No. 77-1904.

600 F.2d 965 (1979)


United States Court of Appeals, District of Columbia Circuit.

Decided May 17, 1979.

Rehearing Denied June 5, 1979.

Attorney(s) appearing for the Case

Charles J. Peters, Washington, D. C., with whom John S. Yodice, Washington, D. C., was on the brief, for petitioner.

Mark H. Gallant, Atty., Dept. of Justice, Washington, D. C., with whom Barbara Allen Babcock, Asst. Atty. Gen., and Robert E. Kopp, Atty., Dept. of Justice, Washington, D. C., were on the brief, for respondent.

Thomas J. Keller, Washington, D. C., was on the brief for intervenor.

Before BAZELON, TAMM and WILKEY, Circuit Judges.

Opinion for the court filed by Circuit Judge TAMM.

TAMM, Circuit Judge:

Petitioner, Aircraft Owners and Pilots Association (AOPA), seeks direct review1 of a determination of the Federal Aviation Administration (FAA) that the proposed construction of a television antenna tower on a site near Thaxton, Virginia, would not constitute a hazard to air navigation. We find the informal adjudicatory procedures employed by the FAA created a record which contains substantial evidence supporting the no-hazard decision. Accordingly, we affirm.


The Federal Aviation Act of 1958 (Act), 49 U.S.C. §§ 1301-1542 (1976), authorizes the FAA to promote air safety, 49 U.S.C. §§ 1303(a), 1655(c)(1) (1976), and to regulate the use of navigable air space, 49 U.S.C. §§ 1348(a), 1655(c)(1) (1976). Section 1101 of the Act specifically recognizes the threat that tall structures may pose to air safety and provides that the FAA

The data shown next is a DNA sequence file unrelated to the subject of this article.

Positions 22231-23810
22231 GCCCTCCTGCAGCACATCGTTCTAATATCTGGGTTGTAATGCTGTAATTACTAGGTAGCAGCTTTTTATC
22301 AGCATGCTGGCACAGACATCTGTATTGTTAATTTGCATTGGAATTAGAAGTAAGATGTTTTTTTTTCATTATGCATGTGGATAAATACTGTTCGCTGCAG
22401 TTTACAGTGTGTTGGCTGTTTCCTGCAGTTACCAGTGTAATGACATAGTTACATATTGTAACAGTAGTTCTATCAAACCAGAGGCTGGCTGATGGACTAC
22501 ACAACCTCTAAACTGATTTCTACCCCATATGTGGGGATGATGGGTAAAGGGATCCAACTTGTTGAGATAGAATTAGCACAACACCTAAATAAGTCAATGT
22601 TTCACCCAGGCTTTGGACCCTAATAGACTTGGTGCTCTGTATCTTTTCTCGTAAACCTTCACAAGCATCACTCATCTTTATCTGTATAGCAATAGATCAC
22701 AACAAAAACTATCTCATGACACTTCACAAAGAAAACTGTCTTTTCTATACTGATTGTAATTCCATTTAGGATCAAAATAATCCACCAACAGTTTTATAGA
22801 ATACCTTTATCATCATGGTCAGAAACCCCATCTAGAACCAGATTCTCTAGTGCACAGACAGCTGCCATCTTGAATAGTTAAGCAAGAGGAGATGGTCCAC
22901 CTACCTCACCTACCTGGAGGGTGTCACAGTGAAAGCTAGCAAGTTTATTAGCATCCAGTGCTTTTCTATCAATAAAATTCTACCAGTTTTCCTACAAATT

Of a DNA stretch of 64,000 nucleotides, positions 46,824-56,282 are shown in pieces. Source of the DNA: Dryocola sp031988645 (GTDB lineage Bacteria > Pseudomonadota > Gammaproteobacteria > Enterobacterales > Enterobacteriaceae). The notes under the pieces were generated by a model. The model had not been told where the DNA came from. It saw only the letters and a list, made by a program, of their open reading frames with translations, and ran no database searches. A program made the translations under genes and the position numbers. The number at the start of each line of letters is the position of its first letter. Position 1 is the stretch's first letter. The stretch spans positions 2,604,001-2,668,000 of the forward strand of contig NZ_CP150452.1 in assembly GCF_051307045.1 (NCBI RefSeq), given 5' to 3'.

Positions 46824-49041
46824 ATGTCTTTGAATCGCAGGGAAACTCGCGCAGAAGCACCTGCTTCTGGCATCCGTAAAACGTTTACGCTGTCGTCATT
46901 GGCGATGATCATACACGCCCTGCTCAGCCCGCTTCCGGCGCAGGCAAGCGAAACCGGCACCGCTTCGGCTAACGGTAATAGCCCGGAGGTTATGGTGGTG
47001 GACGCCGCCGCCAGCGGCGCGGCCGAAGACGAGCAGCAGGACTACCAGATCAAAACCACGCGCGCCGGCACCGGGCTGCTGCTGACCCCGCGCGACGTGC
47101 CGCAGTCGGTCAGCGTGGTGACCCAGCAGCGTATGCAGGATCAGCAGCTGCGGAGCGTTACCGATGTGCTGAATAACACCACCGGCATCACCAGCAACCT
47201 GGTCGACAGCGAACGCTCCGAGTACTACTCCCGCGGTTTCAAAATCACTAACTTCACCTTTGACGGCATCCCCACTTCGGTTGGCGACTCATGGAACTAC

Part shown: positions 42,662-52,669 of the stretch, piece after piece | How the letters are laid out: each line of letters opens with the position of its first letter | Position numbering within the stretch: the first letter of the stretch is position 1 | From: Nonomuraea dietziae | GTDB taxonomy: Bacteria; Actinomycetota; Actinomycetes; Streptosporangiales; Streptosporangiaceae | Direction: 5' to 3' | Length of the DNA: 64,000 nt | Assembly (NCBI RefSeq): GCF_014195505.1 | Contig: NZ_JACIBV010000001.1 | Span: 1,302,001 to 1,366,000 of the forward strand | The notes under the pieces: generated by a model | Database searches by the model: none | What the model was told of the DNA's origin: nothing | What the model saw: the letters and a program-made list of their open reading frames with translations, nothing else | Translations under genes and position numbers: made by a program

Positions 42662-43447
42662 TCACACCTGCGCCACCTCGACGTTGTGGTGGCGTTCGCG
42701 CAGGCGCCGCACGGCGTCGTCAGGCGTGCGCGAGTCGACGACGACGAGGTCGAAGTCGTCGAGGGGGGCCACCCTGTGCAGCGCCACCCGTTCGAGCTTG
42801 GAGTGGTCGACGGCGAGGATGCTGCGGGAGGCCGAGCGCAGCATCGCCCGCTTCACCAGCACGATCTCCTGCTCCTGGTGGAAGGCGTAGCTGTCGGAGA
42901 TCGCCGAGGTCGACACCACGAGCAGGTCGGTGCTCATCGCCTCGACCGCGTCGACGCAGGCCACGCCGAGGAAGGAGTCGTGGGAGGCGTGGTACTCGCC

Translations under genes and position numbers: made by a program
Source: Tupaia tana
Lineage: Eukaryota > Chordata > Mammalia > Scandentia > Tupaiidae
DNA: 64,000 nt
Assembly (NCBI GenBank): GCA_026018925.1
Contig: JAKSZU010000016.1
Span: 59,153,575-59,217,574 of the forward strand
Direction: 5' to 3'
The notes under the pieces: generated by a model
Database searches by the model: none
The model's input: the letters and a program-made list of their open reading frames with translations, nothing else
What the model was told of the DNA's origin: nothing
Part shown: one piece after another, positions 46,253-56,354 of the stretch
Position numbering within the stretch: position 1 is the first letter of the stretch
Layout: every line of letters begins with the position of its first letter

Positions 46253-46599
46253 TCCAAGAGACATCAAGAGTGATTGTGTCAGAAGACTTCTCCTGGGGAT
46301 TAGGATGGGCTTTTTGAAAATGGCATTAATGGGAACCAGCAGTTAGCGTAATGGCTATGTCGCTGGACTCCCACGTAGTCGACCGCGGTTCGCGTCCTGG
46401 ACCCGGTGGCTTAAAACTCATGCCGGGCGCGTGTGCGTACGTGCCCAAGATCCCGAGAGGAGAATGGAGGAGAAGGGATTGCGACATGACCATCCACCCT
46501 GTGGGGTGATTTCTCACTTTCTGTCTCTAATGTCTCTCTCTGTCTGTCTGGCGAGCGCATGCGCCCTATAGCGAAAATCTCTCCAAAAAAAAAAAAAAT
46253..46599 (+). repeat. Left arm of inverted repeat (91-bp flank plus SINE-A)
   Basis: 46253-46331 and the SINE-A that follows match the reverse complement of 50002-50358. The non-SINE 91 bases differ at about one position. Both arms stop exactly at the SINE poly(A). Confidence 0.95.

shall, by rules and regulations, or by order where necessary, require all persons to give adequate public notice, in the form and manner prescribed by the [Administrator], of the construction or alteration, or of the proposed construction or alteration, of any structure where notice will promote safety in air commerce.

49 U.S.C. §§ 1501, 1655(c)(1) (1976).

Pursuant to these statutory powers, the FAA promulgated Part 77 of the Federal Aviation Regulations, 14 C.F.R. § 77 (1978). The pertinent provisions of these regulations require each person who proposes construction or alteration of structures of particular dimensions and within specific proximity to airports to notify the FAA. 14 C.F.R. §§ 77.11, .13, .15. The FAA uses this information to make "[d]eterminations of the possible hazardous effect of the proposed construction or alteration on air navigation." 14 C.F.R. § 77.11(b)(2). The regulations set out various standards against which proposals may be evaluated, see 14 C.F.R. § 77.23(a), and also require the FAA to conduct aeronautical studies in certain circumstances, see 14 C.F.R. §§ 77.19(c)(3), .35(a).

The initial hazard/no-hazard decision is made by a staff member in the FAA's Air Traffic Division. That decision is final unless the Administrator of the FAA (Administrator) grants discretionary review. 14 C.F.R. § 77.37. The Administrator's review may be based on written materials or on a public hearing held in accordance with procedures prescribed in 14 C.F.R. §§ 77.41-.69, .37(c)(1)-(2).

Once issued, a hazard/no-hazard determination has no enforceable legal effect.2 The FAA is not empowered to prohibit or limit proposed construction it deems dangerous to air navigation. Nevertheless, the ruling has substantial practical impact. The Federal Communications Commission, for example, considers the FAA's classification in granting permits for the construction of broadcast towers.3 47 C.F.R. § 17.4 (1978). The ruling may also affect the ability of a sponsor proposing construction to acquire insurance or to secure financing. Primarily, however, the determination promotes air safety through "moral suasion" by encouraging the voluntary cooperation of sponsors of potentially hazardous structures. Air Line Pilots' Association International v. FAA, 446 F.2d 236, 240 (5th Cir. 1971).